Olivas continued tracing the path from innocence to experience with 2016's Indiana Lights-released, like the other EPs, on Hembot Records. This time, Olivas recruited one of his favorite lyricists, his Boomgates partner Doug Mace, who co-wrote four of the six songs.

"Doug's lyrics are sober," Olivas noted. "The 14-year-old has grown up and gone through the kinds of life experiences we all do. The songs have the perspective of someone in their late 20s or early 30s. There's the realization that we all have limited financial and emotional resources, and the world has revealed itself sometimes to be a brutal place. Everything has become real and your dreams are different now. Doug's lyrics brought this theme to life."

The second EP was recorded much like the first. As Olivas put it: "One mic. Live takes. The timing is internal. Mark and I really get in sync. That's what makes it work. No frills. There are a few more overdubs, doubled vocals and added textures. But it's still very basic."

Followed a Boy continues in that vein. The band overdubbed additional vocals and some textures, but as Olivas said, "We still can play it live and you wouldn't really tell the difference between that and the recording, which is not a given with many records. I credit that to this: the sound of the RA-6600 has an innocence to it because, at its center, it is two people doing something strictly for the love of doing it. That's the gold standard."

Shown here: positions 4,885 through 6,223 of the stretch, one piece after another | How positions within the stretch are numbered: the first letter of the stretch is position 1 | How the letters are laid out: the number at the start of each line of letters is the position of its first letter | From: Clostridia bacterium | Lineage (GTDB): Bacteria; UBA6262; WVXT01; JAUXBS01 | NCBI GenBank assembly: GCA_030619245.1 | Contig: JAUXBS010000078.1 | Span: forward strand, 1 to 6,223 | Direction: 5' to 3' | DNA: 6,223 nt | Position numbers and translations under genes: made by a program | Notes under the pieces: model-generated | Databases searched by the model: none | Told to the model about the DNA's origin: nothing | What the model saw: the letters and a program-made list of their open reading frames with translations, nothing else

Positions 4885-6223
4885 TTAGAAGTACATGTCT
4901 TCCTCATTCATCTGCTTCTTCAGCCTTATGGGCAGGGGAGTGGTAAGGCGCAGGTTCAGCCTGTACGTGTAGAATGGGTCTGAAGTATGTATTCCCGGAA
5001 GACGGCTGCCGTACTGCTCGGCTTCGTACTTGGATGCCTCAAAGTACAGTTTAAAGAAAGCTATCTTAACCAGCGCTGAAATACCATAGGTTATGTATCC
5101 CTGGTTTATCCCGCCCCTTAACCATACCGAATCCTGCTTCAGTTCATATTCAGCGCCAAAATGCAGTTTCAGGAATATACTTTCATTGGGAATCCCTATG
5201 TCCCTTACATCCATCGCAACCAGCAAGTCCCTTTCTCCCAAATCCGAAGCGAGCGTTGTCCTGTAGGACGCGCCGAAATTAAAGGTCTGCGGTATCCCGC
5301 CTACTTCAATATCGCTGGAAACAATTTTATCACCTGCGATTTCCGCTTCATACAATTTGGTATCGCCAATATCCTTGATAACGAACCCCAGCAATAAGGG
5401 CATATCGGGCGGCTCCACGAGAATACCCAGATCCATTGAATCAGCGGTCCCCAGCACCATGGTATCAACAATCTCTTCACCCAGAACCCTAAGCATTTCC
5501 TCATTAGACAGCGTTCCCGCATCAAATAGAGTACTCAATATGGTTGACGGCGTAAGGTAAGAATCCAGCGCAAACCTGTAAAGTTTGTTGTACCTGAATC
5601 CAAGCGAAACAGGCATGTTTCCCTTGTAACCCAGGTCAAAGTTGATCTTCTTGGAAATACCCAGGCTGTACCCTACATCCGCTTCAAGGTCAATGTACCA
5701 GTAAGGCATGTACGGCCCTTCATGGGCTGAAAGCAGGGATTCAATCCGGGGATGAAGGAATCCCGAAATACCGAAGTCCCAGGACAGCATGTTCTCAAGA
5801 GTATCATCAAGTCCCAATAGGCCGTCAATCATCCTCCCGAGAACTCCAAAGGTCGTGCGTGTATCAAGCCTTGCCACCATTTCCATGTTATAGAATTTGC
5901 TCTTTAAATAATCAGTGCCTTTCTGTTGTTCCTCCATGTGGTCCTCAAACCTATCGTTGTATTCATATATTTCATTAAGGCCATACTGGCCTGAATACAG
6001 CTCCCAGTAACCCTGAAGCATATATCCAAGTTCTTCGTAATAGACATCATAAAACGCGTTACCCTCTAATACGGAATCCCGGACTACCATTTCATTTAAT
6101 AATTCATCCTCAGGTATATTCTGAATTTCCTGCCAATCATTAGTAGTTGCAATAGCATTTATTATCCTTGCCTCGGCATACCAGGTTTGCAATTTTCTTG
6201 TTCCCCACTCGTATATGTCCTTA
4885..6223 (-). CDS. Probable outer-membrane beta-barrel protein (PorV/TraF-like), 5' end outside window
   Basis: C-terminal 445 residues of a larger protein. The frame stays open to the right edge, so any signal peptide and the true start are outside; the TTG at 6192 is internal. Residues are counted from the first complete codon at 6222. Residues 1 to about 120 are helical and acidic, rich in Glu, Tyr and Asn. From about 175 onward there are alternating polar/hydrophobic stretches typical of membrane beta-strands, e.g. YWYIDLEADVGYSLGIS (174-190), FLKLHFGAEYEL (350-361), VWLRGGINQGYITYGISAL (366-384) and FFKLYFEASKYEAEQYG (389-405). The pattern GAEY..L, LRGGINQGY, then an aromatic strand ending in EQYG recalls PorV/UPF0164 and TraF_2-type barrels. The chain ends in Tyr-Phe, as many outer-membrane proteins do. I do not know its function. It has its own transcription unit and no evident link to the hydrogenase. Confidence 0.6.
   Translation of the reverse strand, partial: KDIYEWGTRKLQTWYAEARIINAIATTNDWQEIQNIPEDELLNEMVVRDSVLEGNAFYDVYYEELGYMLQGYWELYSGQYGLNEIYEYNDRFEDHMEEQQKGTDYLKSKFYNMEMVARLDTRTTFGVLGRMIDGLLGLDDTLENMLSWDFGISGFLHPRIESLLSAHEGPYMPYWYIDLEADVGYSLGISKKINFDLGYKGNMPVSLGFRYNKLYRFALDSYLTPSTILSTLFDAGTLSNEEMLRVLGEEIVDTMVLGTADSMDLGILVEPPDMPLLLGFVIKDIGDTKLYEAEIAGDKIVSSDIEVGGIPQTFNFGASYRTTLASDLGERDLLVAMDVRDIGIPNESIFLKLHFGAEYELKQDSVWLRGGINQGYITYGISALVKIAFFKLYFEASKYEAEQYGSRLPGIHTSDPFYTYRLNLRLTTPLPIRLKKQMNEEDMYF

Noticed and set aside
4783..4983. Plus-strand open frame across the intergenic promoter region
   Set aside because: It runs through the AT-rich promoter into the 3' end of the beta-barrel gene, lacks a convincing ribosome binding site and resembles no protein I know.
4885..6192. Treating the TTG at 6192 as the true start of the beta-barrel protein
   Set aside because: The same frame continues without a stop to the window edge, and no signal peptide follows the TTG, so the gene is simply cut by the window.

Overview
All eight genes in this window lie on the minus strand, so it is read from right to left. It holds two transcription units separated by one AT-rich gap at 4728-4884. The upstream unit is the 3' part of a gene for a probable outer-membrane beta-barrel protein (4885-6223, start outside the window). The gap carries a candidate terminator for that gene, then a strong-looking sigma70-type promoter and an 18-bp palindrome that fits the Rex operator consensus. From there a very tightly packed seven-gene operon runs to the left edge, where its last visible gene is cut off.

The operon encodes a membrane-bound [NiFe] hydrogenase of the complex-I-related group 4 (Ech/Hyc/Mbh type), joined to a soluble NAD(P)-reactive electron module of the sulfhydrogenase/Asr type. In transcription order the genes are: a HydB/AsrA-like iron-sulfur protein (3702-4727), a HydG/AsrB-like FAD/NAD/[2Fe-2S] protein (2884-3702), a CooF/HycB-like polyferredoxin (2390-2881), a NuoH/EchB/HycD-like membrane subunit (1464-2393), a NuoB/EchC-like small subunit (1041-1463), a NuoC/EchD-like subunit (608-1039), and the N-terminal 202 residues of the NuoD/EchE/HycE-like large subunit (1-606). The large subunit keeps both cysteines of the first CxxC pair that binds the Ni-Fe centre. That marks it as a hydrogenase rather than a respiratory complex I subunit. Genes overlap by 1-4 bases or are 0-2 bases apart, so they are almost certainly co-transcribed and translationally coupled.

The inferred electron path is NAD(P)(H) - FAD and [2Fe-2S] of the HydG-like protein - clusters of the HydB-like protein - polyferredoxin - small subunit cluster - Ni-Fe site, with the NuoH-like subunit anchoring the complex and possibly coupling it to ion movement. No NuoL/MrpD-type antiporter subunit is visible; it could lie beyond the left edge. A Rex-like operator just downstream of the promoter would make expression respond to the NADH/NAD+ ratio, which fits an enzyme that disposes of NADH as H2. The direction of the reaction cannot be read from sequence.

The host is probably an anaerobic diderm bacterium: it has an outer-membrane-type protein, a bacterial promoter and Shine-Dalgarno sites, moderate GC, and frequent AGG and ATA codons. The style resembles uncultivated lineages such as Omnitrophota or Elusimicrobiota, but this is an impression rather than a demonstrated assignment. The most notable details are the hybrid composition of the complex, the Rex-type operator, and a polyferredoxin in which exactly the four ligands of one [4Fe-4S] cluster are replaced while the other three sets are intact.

Together, the three EPs search through the highs and lows of dealing with how the realization of love and relationships clashes with our fantasies and dreams and desires. That clash takes place within each of us as well as with those to whom we yearn to bond. There's also those moments of truth where, for some, reality can be deeper-sometimes better, sometimes darker-than what we envisioned.